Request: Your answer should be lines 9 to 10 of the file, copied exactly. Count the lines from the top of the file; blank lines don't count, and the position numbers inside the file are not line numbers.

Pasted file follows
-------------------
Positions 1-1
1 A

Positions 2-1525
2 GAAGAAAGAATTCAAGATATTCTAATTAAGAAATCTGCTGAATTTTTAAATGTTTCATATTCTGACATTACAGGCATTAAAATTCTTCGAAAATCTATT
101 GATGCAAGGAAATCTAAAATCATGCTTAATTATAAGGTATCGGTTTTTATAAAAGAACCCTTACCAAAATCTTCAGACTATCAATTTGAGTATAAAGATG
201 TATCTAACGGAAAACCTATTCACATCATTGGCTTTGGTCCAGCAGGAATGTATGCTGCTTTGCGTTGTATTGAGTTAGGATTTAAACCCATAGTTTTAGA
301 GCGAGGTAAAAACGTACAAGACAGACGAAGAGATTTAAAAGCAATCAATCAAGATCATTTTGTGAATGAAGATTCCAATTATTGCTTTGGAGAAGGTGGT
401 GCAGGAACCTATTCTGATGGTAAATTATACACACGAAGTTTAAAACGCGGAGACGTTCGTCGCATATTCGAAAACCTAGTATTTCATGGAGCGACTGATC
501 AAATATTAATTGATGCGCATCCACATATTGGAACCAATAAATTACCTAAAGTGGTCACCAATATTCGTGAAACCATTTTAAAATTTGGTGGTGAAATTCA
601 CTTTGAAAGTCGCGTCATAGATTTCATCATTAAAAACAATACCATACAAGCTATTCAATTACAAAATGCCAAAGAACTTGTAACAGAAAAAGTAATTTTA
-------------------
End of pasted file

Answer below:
501 AAATATTAATTGATGCGCATCCACATATTGGAACCAATAAATTACCTAAAGTGGTCACCAATATTCGTGAAACCATTTTAAAATTTGGTGGTGAAATTCA
601 CTTTGAAAGTCGCGTCATAGATTTCATCATTAAAAACAATACCATACAAGCTATTCAATTACAAAATGCCAAAGAACTTGTAACAGAAAAAGTAATTTTA